Genevieve wrote:Hearing, perceiving and processing aren't the same thing.
I'd very much argue that they are.
They are all part of the same auditory neural circuit in the brain. We cannot really "choose" how sounds make us feel. If every time someone rang a bell, and then burnt you with a cigarette end, you would eventually be conditioned to associate the sound of the bell with impending pain. As demonstrated by that experiment with Pavlovs dogs, (A Level psychology coming in handy right about now) certain auditory stimuli predisposes you to act a certain way. So you are very much "hearing" danger, and the sound you hear is coloured by that emotional reaction.
I think this point is also demonstrated by the OP. I listened to that clip again today, and try as I might, I can't really "unhear" what my brain has already learnt to be true. Hearing, perceiving and processing being 3 parts of the same circuit. If I showed a new person that clip, they would just hear gibberish, just like I did to start with. At the same time, I would be hearing the vocoded English sentence. It's exactly the same sound, but we're hearing something completely different.
There's a book by Oliver Sacks called "Musicophillia" which I'd recommend anyone interested in this sort of stuff reads. He talks about a case study with someone who didn't "get" music at all, and felt no emotional stimulation by it whatsoever. This person describes hearing music as just "a bunch of annoying noises" or something along those lines. Bearing in mind that most of us don't choose to feel an emotional connection to music. We hear it, and it stimulates us. You can't really force yourself to "dislike" a tune. Which is why despite the fact we all have very outlandish musical tastes here (at least compared to the mainstream) I bet all of us have caught ourselves humming a tune which was played on commercial radio at some point.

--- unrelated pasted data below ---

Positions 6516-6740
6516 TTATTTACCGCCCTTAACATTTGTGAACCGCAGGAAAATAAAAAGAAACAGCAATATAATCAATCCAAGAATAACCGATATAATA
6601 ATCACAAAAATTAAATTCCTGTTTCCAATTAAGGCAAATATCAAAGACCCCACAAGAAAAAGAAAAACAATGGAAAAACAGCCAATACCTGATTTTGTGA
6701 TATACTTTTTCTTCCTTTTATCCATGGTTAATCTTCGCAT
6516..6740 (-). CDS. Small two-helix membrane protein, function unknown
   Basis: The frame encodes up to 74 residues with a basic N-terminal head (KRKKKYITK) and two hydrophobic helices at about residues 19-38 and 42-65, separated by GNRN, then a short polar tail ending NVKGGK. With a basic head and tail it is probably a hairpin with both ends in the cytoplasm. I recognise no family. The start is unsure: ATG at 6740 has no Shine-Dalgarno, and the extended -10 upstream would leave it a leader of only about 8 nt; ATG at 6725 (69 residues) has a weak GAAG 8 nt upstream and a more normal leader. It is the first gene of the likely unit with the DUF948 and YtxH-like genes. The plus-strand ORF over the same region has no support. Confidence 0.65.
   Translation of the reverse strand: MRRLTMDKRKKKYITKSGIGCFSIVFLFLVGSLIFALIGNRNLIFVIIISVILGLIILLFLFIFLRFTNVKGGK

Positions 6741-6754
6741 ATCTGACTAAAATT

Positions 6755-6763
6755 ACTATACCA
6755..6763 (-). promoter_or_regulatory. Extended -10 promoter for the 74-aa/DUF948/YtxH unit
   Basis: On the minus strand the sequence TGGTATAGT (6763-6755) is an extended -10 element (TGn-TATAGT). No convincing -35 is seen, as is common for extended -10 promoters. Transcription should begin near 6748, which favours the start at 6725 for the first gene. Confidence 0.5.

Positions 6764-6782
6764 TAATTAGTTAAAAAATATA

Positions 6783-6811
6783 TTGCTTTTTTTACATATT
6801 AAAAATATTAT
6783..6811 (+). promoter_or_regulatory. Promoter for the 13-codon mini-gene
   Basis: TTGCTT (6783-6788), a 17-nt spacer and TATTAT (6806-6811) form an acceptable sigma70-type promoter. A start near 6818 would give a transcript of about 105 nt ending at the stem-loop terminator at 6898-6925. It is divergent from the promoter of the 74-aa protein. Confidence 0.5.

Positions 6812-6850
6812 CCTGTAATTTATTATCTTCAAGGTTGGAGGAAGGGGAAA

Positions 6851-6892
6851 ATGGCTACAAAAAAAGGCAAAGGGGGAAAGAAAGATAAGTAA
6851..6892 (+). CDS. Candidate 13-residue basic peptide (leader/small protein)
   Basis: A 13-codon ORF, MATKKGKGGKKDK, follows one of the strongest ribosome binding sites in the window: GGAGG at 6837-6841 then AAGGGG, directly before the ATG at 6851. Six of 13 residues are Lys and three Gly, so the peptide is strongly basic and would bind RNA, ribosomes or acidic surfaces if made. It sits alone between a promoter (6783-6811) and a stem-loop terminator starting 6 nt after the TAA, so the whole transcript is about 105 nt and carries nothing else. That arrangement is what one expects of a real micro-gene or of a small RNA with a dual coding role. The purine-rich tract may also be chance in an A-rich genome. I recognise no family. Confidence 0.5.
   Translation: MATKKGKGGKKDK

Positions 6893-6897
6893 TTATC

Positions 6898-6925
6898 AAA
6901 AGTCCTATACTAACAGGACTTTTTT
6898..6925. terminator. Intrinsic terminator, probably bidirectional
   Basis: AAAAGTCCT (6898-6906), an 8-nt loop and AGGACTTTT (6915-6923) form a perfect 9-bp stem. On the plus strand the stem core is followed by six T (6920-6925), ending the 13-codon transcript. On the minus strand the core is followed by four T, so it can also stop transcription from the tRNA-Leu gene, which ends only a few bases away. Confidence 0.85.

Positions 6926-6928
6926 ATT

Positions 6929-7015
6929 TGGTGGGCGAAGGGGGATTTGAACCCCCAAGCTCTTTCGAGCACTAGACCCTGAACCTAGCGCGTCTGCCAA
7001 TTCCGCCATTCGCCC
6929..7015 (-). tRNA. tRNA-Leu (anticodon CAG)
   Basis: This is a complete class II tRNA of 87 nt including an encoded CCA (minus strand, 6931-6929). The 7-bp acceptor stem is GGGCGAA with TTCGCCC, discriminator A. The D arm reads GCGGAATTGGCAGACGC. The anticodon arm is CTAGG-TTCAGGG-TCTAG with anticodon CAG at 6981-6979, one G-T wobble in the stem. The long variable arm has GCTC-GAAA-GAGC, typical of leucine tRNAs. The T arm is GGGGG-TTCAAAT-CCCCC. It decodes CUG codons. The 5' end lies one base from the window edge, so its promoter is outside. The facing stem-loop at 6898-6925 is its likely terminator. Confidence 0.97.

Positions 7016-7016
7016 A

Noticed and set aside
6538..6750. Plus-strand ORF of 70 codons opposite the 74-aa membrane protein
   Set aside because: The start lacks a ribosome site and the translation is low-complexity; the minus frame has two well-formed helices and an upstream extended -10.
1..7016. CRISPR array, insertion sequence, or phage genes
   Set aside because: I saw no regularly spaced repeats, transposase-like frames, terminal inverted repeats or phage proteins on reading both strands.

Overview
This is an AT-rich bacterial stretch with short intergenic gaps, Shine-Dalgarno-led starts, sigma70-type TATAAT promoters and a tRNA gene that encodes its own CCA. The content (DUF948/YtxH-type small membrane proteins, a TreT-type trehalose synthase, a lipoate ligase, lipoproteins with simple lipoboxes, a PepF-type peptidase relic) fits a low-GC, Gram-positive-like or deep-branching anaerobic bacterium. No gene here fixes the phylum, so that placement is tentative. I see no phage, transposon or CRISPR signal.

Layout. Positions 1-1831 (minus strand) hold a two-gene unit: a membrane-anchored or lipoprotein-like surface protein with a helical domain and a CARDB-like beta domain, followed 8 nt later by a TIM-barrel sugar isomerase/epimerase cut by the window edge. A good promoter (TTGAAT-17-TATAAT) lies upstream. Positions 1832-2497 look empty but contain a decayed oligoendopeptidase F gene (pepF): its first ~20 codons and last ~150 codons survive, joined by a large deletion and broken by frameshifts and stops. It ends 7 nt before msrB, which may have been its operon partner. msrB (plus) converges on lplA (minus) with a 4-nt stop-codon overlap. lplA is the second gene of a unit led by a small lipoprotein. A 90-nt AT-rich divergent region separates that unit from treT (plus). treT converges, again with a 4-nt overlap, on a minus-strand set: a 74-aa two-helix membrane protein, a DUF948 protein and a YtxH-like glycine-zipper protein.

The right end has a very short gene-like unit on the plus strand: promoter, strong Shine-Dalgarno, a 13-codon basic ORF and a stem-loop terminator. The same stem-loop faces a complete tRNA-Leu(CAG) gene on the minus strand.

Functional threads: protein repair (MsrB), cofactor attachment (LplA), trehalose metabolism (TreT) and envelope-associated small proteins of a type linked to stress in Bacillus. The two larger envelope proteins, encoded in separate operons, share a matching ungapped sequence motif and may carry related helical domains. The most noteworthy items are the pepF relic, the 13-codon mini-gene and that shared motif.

What you "hear" is what your brain is telling you is there. Your ears are simply organs receptive to sound, what you're "hearing" is generated by your brain. In the process, other cognition comes into play, such as prior emotional experience or cultural judgements. Making it quite fair to say that no two people "hear" the same sound at all.